My daughter and I made scones for a project she was doing in school about her heritage (I'm from England). I was reminiscing about Devon Cream and how good it tasted with scones. Then I remembered that when I was last in England, quite a few years ago, I persuaded my father to part with his Bel Cream Maker. It had stayed in my cupboard as I never had the instructions. My daughter googled and she came up with your directions. Wonderful. Thank you so much! We are going to start with heavy cream and try the Devon Cream over the weekend.

Chris said...

Hi Everyone I used to have he Bell cream maker but ove the years in the Forces its beeen lost . I now have a home in Turkey where cream isnt easily obtained but Butter & milk are.. If anyone out there can help me get hold of one I would be so grateful.... Email me chrisduke@tiscali.co.uk
Duke

Amanda said...

Chris, Ebay often have Bel cream makers for sale. I had to buy another one this year as I managed to lose one of the tiny metal parts on my one!

InkyMidge said...

Hi Amanda! I have a Bel Cream Maker, but have never had the proper recipes for it, so I was thrilled to bits to find yours! Only problem is, I can't quite make out the Devonshire Cream recipe and the 2 below it, they seem to have crept off your scanner a little bit! If you wouldn't mind emailing me a copy of the booklet, I'd be even more thrilled to bits! ~Midge

1972midge@googlemail.com

Patricia said...

Hi! I was wondering if you could email me the instructions for the Bel Cream Maker. The picture you have posted is too small to read. I seem to have misplaced my instructions and I found your blog. I would love to be able to use mine again. Thanks!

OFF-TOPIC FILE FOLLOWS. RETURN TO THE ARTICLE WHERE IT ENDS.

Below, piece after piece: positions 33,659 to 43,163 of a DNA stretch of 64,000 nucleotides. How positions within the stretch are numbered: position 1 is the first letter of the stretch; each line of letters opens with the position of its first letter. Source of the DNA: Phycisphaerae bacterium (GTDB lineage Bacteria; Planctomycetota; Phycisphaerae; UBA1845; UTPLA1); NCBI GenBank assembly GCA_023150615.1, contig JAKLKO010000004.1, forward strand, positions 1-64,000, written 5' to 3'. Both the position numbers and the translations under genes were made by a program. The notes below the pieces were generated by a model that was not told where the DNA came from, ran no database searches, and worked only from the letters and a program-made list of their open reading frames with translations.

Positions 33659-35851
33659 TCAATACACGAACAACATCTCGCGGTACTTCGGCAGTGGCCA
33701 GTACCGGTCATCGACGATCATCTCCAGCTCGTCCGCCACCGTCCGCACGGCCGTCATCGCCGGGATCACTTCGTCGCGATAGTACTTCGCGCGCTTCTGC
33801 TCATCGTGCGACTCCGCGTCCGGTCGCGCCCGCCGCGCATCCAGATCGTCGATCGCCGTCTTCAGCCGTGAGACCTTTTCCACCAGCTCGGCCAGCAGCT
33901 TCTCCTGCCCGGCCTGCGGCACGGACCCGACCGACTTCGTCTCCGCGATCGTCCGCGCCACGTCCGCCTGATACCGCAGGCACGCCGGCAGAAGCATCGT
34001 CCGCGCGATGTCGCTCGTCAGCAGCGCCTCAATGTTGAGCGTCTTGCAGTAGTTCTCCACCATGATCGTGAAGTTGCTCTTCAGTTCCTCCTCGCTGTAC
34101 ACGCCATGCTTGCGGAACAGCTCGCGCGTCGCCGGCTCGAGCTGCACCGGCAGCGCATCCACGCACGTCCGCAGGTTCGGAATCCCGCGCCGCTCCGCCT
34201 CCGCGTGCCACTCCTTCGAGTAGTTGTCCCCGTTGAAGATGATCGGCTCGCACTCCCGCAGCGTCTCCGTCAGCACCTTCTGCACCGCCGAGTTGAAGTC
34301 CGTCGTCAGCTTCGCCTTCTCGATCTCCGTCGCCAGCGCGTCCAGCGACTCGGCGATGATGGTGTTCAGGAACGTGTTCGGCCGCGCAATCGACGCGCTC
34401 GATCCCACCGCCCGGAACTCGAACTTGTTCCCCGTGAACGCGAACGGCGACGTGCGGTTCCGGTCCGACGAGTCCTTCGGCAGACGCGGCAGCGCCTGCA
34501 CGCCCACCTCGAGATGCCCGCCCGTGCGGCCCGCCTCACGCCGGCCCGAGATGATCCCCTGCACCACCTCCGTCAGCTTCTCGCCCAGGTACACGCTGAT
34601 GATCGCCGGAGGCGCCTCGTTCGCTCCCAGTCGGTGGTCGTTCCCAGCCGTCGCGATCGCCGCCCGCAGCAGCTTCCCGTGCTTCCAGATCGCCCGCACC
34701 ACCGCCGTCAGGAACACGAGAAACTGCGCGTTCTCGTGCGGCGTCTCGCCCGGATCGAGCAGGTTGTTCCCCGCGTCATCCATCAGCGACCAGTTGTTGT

Amanda said...

Patricia - if you click on the small image of the instructions, it will take you to a larger version. Or you can follow this link. Enjoy!

Anonymous said...

Thanks for these instructions. My Dad recently moved to Cyprus and he cant get double cream there. I purchased a cream maker on e-bay for him (we used to have one when I was a child about 30 years ago) but it didnt have instructions. Am seeing my dad in August and he will be really pleased with his cream maker

Anonymous said...

Hi, many thanks for your article, we have a Bell cream maker in bakelite, but no recipe book or instructions, my wife has been wanting to use it for years, it was her mothers, so thanks again. Saw three in the Bakelite Museum in Williton, Somerset.[Well worth a visit]
Chris Butcher.

Sheila said...

Has anyone tried making cream with salted butter then using in a savoury recipe? Unsalted butter is approx twice price of salted here in NZ.

Amanda said...

Hi Sheila

I think the salt might interfere with the emulsifying process - but the instructions do tell you how to de-salt salted butter. Add twice the amount of water as you've got butter, melt together, then put in the top of the cream maker (with the nozzle removed), allow to settle, then pour the water out from underneath the melted butter by lifting the handle. What's left should be just plain butter.

Amanda

Amanda said...

Hi Sheila

I think the salt might interfere with the emulsifying process - but the instructions do tell you how to de-salt salted butter. Add twice the amount of water as you've got butter, melt together, then put in the top of the cream maker (with the nozzle removed), allow to settle, then pour the water out from underneath the melted butter by lifting the handle. What's left should be just plain butter.

Amanda

Anonymous said...